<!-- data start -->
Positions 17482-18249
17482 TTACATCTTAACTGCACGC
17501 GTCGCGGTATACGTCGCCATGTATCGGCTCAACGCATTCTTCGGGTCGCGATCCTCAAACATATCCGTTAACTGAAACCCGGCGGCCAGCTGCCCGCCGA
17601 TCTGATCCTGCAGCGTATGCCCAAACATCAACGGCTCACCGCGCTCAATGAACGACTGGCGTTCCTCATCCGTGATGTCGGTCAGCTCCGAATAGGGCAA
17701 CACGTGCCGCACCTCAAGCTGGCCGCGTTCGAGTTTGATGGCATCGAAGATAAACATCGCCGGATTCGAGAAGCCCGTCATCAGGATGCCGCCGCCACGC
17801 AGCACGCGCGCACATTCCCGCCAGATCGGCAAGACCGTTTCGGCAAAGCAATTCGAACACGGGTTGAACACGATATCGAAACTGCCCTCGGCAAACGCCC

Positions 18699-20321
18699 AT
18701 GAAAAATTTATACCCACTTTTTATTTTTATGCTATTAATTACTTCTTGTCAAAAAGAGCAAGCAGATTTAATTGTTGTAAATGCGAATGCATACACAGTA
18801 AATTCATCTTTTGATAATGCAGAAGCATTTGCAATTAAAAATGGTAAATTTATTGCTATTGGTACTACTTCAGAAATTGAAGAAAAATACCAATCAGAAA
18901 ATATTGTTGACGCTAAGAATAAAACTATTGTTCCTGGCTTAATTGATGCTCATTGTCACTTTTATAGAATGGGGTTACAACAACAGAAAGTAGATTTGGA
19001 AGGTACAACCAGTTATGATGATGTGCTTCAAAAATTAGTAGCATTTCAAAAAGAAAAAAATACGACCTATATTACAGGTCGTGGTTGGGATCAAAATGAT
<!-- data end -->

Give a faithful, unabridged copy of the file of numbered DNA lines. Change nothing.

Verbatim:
Positions 17482-18249
17482 TTACATCTTAACTGCACGC
17501 GTCGCGGTATACGTCGCCATGTATCGGCTCAACGCATTCTTCGGGTCGCGATCCTCAAACATATCCGTTAACTGAAACCCGGCGGCCAGCTGCCCGCCGA
17601 TCTGATCCTGCAGCGTATGCCCAAACATCAACGGCTCACCGCGCTCAATGAACGACTGGCGTTCCTCATCCGTGATGTCGGTCAGCTCCGAATAGGGCAA
17701 CACGTGCCGCACCTCAAGCTGGCCGCGTTCGAGTTTGATGGCATCGAAGATAAACATCGCCGGATTCGAGAAGCCCGTCATCAGGATGCCGCCGCCACGC
17801 AGCACGCGCGCACATTCCCGCCAGATCGGCAAGACCGTTTCGGCAAAGCAATTCGAACACGGGTTGAACACGATATCGAAACTGCCCTCGGCAAACGCCC

Positions 18699-20321
18699 AT
18701 GAAAAATTTATACCCACTTTTTATTTTTATGCTATTAATTACTTCTTGTCAAAAAGAGCAAGCAGATTTAATTGTTGTAAATGCGAATGCATACACAGTA
18801 AATTCATCTTTTGATAATGCAGAAGCATTTGCAATTAAAAATGGTAAATTTATTGCTATTGGTACTACTTCAGAAATTGAAGAAAAATACCAATCAGAAA
18901 ATATTGTTGACGCTAAGAATAAAACTATTGTTCCTGGCTTAATTGATGCTCATTGTCACTTTTATAGAATGGGGTTACAACAACAGAAAGTAGATTTGGA
19001 AGGTACAACCAGTTATGATGATGTGCTTCAAAAATTAGTAGCATTTCAAAAAGAAAAAAATACGACCTATATTACAGGTCGTGGTTGGGATCAAAATGAT